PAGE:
The effect of the Covid-19 pandemic on economies worldwide has been immense and the energy sector has suffered momentous setbacks. Back in June 2020, an article by the IEA (International Energy Agency) opened with the words: “The Covid-19 pandemic is having a major impact on energy systems around the world, curbing investments and threatening to slow the expansion of key clean energy technologies.”
Titled “The Impact of the Covid-19 Crisis on Clean Energy,” the article dealt with what the authors saw as the ten key emerging trends resulting from the pandemic which related to sustainability and energy usage. The IEA explained that prior to the pandemic, energy efficiency initiatives globally had not met the necessary targets, and that the situation had worsened amid the Covid-19 crisis.
The article continued by stating: “In this environment, policies to incentivise building, technology and infrastructure upgrades across different parts of the economy are crucial and can benefit efficiency, jobs and economies. Maintaining and strengthening standards for appliances, building equipment and vehicles will be important over the long term to sustain jobs and efficiency improvements.”
Furthermore, the authors of a recent contribution to National Geographic Magazine warned against the assumption that Covid-19 lockdowns could have a significant impact on carbon emissions reduction. “Global emissions were projected to peak in 2024, but COVID-19 could accelerate the process. This year’s decline might herald an earlier transition to falling CO2 levels. Reflecting no structural changes, however, 2020 lockdown-driven declines are unstable and temporary. Looking forward, keeping global warming below 2°C above pre-industrial levels is achievable, but would require immediate, drastic emissions cuts, sustained year after year for decades, until net emissions are zero.”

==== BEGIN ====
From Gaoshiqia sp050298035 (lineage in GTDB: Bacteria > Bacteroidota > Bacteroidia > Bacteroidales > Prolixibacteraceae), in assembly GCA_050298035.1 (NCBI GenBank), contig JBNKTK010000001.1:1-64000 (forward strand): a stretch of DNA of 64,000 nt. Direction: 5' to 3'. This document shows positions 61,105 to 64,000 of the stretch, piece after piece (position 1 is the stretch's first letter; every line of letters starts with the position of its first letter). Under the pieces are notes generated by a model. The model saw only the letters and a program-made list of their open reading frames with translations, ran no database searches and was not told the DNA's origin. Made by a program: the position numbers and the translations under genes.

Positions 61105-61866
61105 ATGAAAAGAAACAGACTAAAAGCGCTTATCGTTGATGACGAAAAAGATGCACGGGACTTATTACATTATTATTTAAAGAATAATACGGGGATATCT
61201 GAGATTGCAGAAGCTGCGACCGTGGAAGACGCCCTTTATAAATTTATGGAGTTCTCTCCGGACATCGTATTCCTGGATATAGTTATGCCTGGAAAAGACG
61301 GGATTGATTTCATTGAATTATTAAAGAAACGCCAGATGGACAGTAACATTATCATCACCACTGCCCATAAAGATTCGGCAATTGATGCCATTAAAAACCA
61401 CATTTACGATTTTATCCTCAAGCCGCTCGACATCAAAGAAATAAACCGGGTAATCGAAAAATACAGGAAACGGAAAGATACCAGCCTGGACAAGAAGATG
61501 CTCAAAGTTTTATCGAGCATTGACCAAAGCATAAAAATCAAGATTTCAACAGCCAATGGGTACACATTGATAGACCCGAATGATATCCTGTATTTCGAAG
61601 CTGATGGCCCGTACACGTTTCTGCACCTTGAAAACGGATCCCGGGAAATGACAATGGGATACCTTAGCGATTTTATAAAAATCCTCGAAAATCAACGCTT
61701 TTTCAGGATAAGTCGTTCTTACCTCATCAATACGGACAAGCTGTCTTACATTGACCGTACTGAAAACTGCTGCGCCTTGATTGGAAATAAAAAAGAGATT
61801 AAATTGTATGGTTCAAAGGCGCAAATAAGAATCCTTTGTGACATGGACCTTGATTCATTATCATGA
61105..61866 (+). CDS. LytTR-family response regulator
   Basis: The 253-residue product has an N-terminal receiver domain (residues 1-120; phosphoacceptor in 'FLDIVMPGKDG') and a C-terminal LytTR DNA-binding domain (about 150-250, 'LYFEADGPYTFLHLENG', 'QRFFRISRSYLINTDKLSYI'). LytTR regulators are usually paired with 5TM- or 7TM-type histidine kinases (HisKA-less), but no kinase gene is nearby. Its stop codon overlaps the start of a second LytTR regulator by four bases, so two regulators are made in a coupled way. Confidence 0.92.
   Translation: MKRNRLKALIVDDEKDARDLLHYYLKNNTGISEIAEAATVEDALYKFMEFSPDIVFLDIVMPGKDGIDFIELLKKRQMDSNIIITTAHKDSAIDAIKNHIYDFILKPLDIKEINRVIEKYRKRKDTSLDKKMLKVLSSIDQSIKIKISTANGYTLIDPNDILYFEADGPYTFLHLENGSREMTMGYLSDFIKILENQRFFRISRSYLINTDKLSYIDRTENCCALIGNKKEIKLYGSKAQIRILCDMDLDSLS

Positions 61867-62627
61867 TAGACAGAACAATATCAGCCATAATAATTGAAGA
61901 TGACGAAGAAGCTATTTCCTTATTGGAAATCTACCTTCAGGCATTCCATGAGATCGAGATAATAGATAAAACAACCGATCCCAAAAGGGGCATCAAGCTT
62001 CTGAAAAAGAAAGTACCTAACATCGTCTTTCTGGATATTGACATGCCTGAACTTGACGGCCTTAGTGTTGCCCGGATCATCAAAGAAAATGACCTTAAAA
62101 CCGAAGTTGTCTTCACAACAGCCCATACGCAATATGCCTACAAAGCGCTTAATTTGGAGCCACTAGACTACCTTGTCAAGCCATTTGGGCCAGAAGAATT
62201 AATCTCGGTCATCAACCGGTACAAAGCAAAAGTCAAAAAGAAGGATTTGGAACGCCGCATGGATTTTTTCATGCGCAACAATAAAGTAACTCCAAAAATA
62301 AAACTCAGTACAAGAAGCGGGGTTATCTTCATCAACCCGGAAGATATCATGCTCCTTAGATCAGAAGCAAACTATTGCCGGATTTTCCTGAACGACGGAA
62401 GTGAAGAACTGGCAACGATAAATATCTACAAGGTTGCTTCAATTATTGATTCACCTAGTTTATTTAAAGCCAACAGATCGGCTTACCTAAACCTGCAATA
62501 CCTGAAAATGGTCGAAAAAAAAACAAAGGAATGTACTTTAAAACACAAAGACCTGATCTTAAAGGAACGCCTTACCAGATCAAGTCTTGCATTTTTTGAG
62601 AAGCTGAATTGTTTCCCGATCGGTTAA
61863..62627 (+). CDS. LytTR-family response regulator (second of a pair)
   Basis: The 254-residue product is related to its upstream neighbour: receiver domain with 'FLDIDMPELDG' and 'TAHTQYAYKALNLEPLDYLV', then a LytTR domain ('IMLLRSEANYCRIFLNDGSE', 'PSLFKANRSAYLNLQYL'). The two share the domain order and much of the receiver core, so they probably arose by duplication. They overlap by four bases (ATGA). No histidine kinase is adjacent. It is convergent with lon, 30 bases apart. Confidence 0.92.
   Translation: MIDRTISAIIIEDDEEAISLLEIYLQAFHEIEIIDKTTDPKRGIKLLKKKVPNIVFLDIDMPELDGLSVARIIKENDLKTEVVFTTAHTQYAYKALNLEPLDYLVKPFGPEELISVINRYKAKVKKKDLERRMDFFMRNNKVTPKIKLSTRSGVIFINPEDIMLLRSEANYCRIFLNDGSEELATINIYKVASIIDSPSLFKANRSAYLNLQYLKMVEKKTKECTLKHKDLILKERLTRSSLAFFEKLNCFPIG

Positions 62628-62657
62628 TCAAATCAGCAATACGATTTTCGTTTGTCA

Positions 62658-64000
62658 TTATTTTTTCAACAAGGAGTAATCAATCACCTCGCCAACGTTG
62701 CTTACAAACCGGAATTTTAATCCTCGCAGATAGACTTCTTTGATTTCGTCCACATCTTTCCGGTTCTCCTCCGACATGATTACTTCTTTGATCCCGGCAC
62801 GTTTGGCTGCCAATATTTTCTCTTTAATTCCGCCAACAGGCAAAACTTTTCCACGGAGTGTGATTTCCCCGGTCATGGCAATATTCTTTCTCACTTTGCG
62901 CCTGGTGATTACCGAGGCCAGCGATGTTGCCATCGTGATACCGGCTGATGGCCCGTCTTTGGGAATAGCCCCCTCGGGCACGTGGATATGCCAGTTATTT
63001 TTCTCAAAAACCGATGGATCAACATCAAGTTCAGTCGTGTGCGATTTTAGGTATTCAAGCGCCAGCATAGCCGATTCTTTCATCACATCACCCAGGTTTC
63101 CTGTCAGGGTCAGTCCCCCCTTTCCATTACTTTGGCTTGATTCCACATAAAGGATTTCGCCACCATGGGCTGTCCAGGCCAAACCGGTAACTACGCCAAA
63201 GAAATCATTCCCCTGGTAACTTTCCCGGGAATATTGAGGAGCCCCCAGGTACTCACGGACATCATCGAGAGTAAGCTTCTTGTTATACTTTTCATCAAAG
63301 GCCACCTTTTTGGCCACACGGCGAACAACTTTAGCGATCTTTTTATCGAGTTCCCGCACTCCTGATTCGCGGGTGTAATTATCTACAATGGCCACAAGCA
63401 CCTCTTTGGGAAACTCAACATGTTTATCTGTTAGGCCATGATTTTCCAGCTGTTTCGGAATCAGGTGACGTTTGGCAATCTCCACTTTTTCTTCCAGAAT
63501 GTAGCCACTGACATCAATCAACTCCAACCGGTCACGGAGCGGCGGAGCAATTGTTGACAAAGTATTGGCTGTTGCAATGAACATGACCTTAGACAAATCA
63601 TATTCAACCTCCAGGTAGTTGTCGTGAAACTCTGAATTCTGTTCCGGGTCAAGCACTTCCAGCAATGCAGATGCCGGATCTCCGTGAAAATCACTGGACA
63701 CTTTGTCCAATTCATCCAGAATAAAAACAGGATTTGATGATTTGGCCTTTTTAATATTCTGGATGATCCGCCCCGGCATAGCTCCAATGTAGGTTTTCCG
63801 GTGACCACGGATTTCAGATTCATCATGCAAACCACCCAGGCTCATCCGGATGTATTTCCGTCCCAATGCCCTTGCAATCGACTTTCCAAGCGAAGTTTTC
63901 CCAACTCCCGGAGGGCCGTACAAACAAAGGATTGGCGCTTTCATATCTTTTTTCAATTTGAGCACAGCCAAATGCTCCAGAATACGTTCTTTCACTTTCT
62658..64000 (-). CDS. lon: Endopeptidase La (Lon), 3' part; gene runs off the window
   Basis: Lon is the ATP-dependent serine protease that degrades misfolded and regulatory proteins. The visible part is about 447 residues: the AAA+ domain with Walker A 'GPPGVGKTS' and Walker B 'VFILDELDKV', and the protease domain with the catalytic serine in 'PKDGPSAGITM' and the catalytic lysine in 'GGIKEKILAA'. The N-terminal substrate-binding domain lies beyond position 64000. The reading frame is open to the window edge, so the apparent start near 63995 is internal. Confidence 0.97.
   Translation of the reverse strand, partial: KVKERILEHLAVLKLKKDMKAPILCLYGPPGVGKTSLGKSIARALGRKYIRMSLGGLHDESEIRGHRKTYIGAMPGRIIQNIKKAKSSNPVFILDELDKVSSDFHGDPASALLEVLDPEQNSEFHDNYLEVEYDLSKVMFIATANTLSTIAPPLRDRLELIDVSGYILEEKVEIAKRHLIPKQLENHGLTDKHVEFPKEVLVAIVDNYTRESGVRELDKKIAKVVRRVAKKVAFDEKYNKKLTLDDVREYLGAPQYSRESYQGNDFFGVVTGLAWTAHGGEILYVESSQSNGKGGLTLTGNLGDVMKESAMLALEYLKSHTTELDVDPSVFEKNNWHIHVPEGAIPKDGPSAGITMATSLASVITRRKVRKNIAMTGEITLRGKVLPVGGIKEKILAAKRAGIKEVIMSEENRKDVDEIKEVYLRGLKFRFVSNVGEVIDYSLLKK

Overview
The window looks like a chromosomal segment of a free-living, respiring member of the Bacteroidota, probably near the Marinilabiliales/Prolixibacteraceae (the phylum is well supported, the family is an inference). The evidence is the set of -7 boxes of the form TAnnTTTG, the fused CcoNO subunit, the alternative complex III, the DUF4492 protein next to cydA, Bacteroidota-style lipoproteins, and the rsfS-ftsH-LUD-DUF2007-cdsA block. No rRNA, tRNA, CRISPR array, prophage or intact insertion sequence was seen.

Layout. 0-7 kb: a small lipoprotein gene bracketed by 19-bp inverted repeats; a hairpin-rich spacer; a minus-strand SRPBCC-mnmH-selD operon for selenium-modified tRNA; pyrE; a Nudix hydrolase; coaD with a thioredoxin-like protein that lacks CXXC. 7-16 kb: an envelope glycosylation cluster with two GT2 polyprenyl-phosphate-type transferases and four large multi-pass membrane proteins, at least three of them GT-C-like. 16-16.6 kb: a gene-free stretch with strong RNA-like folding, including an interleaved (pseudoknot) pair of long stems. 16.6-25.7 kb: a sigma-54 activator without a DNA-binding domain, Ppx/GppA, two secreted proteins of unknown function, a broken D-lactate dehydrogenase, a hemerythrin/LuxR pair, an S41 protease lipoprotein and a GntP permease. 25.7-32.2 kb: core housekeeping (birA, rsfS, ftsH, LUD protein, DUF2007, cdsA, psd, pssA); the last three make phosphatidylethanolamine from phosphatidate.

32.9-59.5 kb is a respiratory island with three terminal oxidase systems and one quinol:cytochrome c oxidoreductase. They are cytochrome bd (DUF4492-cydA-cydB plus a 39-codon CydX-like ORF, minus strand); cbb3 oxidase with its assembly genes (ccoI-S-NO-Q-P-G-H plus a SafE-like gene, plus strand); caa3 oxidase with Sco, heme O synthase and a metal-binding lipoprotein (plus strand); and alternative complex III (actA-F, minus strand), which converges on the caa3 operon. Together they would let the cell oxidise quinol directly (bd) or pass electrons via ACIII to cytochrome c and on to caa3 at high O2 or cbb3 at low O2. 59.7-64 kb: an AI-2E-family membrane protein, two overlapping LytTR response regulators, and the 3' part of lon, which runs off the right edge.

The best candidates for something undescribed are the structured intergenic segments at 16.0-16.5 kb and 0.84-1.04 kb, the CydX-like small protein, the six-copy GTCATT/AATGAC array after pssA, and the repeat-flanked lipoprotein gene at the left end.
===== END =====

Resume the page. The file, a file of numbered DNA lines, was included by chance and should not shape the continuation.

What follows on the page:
Economic and environmental gains
The quest for energy efficiency in appliances, covering a wide range of products, is what drove the ErP (Energy-related Products) Directive, which this blog was set up to comment about, particularly in relation to the HVAC industry. However, as the IEA indicated, energy efficiency improvements are required over a range of sectors and HVAC in industrial and commercial buildings must be a key priority.
However, as we said in our blog entry on energy efficiency at the beginning of this year: “The difference between moves towards energy efficiency and many other measures to curb carbon emissions is that there can be economic benefits that frequently come about in a relatively short period of time.”
For industrial and commercial buildings, the installation or retrofitting of an energy-efficient heating system can achieve significant reductions in operating costs as well as delivering environmental benefits. For instance, it has been continually demonstrated that installing a system of Schwank gas-fired infrared radiant plaque or tube heaters can offer a rapid return on investment for the owners and managers of these premises.
Commenting on their study about rebuilding the UK economy post Covid-19, Energy UK explained that: “The report states that an ambitious national programme to retrofit housing with energy efficiency measures, alongside the continuing installation of smart meters, would quickly create long term employment while cutting bills by hundreds of pounds for customers and reducing emissions.”
Energy efficiency improvements in residential and non-residential buildings can benefit the national economy, the environment and the finances of energy consumers. When we emerge from the Covid-19 pandemic, these factors will become ever more important.